Is music really the international language? I thought that that might be a bit of an exaggeration! Now, I’m not so sure! After spending about 8 days in South Korea in March, I was amazed at how many different places that I went were playing Western Classical Music over speakers! Places that were uniquely Korean, such as restaurants, mega-stores, and even on the bullet train that we took from Daegu to Seoul!
As I was walking back to the hotel one day, I even passed a shop that said “Verdi Music School” and showed a picture of a grand piano and a drawing of Verdi. So I do believe that Western classical composers and music are highly valued; composers such a Mozart, Bach, Beethoven, Schubert, Tschaikovsky and Rachmaninoff. I was not terribly surprised when I heard it in the dining room of our lovely Queenvell Hotel in Daegu, but did not really expect it in the other locations, such as taxis, shopping areas, medical treatment areas at the Stadium in Daegu, where my sister was competing!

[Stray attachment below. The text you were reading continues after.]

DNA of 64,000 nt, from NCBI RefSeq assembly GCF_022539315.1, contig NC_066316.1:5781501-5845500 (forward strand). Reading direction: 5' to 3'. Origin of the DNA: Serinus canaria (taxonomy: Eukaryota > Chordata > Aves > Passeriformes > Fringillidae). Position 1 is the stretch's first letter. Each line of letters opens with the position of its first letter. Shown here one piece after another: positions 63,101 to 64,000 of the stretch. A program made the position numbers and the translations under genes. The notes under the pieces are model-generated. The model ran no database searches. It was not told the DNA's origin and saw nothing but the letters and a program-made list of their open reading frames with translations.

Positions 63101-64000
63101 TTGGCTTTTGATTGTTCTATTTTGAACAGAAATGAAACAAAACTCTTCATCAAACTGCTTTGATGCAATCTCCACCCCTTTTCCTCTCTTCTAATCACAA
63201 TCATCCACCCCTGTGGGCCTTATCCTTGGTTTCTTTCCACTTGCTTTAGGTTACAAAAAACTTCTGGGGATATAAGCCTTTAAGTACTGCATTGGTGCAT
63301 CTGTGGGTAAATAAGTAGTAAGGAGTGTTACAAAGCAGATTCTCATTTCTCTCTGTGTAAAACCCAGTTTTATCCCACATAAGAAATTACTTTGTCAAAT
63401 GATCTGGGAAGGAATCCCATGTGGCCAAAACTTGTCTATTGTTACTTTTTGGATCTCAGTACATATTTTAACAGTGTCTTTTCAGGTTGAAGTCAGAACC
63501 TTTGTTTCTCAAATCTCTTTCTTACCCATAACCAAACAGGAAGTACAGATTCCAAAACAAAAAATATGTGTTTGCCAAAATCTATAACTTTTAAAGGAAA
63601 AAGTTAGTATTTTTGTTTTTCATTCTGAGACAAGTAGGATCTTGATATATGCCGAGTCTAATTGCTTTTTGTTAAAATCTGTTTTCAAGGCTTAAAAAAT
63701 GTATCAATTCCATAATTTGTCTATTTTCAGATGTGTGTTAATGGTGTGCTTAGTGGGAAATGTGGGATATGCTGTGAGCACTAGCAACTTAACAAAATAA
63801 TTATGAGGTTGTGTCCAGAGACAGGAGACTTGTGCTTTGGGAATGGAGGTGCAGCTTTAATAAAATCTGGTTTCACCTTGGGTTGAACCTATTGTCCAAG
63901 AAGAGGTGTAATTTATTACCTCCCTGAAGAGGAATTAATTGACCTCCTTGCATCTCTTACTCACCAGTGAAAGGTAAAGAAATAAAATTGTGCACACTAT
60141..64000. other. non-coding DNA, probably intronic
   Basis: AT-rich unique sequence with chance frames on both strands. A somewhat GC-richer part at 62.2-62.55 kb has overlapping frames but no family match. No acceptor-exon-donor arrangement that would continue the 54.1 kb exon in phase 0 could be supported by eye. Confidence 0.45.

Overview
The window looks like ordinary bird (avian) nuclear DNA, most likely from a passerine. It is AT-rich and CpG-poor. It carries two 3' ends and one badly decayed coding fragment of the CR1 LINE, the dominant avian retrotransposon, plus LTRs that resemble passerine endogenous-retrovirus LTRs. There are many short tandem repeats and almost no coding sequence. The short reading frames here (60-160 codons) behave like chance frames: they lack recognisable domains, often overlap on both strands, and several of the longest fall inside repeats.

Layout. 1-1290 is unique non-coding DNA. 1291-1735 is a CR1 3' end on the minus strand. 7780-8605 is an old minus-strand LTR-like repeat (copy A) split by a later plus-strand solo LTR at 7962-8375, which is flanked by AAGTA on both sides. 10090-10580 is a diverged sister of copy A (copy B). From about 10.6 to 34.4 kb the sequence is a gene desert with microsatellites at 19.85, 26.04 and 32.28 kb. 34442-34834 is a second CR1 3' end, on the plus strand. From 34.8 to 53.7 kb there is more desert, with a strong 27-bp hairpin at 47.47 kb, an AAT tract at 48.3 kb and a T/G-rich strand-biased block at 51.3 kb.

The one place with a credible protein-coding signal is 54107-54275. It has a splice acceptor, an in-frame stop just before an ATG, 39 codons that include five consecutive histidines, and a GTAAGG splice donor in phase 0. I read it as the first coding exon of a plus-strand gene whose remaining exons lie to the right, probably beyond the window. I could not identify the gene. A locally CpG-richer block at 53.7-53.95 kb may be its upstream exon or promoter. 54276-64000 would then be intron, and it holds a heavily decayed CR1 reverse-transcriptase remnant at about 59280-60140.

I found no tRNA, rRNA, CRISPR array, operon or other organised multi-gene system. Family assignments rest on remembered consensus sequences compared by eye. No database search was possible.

Since the Asian culture is so different from ours, I was actually expecting to hear music that used different melodies, harmonies, scales, intervals and instruments. I’m sure that the music of Asian cultures, especially China and Japan, is very ancient and much-beloved, but as Western culture dominates the globe now and the planet shrinks because of technological advances, Western music has definitely found a place in Asia!
It is still amazing to me though, how much emotion music communicates to humans of all ages and cultures. It seems that no matter what the historical time period, or what the instrument, emotion is clearly communicated with tempo, intensity level of dynamics, range of melody, complexity of harmony, and in the case of singers, facial expression. Do a little experiment next time you’re listening to some music that you don’t already know. Ask yourself what the emotion being expressed is: Joy, Sorrow, Excitement, Pride, Fear, Love? They’re all quite expressable through music!